The sole choice used to be Eugene Vinaver's "Malory: Complete Works," in the Oxford Standard Authors series (from Oxford University Press; the title will be explained shortly). Available since 1971, it is in (rather small) plain type, with no special features on the page except some marginal notations, and the occasional footnote.

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12 of 12 people found the following review helpful By Simon Esposito on November 2, 2011
Format: Paperback Verified Purchase
The other reviews are spot-on. A presentation of Malory that strongly evokes the experience of reading the original manuscript, but at the same time gives plenty of help for the modern reader. Introduction, explanatory notes and glossary are finely judged. Note that this edition is in original spelling and is unabridged: a lower degree of difficulty can be found in Helen Cooper's abridged, modern-spelling edition (Le Morte Darthur: The Winchester Manuscript (Oxford World's Classics)).

The editor, Stephen Shepherd, expresses some hesitation (p. xii) over the decision to break the text up into modern paragraphs, and not simply to reproduce the manuscript's placement of paragraph symbols in unbroken text. It's not a big issue, but I for one would have found this method attractive, the bold paragraph symbols (as I imagine) breaking up the text adequately and giving an even more distinctive, manuscript-like feel to it.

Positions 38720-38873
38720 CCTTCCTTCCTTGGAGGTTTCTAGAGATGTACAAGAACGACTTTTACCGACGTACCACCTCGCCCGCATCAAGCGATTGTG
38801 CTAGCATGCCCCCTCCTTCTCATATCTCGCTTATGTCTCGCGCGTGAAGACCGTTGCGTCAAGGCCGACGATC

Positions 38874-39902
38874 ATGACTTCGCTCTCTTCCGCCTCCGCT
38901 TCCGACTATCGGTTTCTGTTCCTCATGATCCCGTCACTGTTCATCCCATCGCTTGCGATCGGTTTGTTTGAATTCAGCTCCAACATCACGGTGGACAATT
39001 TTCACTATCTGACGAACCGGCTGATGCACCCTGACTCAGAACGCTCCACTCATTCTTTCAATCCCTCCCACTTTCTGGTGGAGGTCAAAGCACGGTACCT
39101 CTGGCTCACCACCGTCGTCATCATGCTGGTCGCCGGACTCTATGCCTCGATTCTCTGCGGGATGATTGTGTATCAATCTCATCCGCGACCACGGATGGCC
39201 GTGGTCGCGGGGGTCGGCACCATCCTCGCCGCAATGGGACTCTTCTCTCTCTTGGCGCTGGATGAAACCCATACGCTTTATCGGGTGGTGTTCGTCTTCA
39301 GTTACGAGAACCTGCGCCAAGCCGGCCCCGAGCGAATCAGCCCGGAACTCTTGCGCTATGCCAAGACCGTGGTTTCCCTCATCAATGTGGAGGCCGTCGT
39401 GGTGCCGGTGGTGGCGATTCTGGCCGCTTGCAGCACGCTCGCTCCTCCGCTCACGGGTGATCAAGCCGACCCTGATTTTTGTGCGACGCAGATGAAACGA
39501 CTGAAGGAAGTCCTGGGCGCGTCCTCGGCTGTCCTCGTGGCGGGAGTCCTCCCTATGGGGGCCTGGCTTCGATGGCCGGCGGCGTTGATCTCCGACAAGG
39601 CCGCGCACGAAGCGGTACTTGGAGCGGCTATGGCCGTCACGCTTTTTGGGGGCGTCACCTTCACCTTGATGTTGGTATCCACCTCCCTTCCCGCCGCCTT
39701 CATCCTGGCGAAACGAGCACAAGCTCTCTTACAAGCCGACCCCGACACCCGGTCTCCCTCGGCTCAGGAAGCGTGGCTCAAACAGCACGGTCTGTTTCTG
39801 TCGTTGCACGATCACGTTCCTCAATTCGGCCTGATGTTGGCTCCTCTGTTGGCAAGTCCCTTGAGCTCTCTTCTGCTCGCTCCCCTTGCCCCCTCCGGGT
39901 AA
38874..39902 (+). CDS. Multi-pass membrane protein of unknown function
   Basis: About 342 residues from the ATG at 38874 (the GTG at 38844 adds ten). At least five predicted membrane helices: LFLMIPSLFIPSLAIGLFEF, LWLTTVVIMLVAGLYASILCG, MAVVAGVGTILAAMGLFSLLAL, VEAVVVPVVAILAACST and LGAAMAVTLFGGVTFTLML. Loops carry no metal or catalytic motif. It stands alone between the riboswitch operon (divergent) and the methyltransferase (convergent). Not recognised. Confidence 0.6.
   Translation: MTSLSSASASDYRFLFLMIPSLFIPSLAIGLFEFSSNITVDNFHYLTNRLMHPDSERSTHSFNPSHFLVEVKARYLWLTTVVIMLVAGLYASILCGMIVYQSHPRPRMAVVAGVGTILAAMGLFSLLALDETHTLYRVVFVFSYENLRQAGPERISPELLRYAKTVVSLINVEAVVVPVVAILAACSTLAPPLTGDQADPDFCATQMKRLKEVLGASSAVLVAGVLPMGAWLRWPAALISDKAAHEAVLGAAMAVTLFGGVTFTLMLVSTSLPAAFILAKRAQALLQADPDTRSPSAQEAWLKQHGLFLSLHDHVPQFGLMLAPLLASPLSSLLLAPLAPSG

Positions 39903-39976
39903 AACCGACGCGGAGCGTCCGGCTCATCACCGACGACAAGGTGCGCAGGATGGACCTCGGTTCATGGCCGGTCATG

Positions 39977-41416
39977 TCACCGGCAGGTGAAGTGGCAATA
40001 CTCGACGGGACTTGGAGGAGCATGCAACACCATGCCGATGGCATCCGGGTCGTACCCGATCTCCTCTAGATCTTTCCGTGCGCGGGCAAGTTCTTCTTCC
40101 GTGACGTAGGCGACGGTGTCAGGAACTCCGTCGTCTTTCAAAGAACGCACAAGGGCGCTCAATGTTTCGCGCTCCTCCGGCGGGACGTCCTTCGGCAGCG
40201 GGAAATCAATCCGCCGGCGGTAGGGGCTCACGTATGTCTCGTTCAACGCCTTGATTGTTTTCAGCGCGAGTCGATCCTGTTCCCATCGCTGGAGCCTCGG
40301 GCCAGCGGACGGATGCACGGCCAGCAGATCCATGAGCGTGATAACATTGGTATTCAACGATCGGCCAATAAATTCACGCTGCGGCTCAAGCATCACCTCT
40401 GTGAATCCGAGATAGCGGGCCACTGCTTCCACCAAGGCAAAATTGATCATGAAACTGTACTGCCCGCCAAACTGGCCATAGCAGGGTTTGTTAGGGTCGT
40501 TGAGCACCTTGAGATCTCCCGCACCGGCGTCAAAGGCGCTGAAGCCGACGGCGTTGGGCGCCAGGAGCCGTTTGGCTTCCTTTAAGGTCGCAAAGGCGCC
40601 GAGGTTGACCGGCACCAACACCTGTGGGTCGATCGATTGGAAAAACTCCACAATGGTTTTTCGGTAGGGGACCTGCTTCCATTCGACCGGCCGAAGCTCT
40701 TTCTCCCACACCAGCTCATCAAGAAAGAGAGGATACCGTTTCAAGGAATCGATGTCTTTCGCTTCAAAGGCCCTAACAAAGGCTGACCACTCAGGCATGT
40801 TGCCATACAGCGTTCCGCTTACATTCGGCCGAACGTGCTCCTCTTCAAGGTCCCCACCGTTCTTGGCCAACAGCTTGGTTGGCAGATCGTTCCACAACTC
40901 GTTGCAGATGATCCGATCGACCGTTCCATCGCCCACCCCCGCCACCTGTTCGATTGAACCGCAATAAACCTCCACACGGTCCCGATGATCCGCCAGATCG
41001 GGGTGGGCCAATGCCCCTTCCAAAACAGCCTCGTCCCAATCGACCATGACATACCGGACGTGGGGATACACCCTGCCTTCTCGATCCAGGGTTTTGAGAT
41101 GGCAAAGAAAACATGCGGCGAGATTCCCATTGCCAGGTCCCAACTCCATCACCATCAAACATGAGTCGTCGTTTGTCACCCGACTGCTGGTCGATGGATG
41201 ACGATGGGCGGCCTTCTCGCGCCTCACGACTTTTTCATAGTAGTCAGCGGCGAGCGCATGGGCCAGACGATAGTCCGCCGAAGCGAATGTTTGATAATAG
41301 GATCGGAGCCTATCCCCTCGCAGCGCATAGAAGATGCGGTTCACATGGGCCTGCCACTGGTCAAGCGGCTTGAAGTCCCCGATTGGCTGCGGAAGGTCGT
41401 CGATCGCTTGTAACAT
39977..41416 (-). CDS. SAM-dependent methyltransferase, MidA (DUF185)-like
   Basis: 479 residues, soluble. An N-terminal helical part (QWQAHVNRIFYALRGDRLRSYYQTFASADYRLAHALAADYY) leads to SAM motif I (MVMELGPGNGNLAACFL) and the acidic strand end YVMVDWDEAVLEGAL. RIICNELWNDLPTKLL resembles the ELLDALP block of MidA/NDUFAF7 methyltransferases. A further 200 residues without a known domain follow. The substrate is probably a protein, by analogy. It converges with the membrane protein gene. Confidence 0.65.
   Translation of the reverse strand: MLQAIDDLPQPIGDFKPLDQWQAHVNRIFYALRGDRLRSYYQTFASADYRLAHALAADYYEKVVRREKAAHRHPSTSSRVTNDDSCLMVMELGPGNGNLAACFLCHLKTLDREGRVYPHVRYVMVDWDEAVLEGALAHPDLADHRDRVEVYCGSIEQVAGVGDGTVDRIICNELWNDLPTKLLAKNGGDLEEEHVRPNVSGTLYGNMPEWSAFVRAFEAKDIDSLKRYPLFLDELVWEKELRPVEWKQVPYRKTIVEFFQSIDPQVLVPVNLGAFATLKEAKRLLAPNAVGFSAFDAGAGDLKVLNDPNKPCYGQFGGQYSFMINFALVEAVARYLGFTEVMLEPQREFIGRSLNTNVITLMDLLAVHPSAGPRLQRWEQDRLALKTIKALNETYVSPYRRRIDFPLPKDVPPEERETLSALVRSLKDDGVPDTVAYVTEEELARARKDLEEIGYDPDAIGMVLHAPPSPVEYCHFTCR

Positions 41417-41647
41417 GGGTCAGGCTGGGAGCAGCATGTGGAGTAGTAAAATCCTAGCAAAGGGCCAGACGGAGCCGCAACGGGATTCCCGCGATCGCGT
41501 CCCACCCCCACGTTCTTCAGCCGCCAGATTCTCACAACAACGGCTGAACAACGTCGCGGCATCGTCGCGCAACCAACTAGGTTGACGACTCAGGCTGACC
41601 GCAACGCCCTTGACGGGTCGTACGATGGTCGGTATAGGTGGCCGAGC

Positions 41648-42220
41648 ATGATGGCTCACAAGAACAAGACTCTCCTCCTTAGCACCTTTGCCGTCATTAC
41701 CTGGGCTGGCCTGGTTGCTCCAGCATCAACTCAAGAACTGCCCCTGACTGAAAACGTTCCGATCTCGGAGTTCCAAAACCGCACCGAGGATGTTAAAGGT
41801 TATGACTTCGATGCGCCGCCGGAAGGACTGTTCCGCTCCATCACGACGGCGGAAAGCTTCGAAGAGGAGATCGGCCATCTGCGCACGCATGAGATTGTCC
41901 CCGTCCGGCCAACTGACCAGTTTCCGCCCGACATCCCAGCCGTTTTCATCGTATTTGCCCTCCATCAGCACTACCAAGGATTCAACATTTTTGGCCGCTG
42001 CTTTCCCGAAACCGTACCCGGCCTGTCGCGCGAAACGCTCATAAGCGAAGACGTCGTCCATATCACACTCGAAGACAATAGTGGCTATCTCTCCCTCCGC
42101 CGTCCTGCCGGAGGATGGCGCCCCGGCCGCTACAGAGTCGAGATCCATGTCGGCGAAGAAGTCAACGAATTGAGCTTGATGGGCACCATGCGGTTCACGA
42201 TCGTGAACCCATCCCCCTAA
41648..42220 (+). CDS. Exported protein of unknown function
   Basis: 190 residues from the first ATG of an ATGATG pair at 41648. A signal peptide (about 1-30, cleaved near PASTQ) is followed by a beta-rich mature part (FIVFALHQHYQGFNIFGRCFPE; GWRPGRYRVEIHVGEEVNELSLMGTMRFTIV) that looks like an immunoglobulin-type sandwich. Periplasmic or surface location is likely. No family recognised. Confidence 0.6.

The only thing that slightly detracts from the book for me is the typesetting of the verso pages (the left-hand pages of each opening), which goes against traditional practice. Since the text is prose, set justified left and right, the marginal annotations of the left-hand pages could easily have been placed in the outer margin, in a mirror image of the right-hand pages. As it is there is a stark, mostly empty space along the inner edge of the left page, while the text comes to within a few millimetres of the outer edge, disturbing to the eye and leaving no thumb-room. Poetry has to be set this way, of course, with its ragged right edge - and in any case the narrower columns of text are easier to keep clear of the page's edge. But if this is Norton house style for prose, I can't see why it's necessary.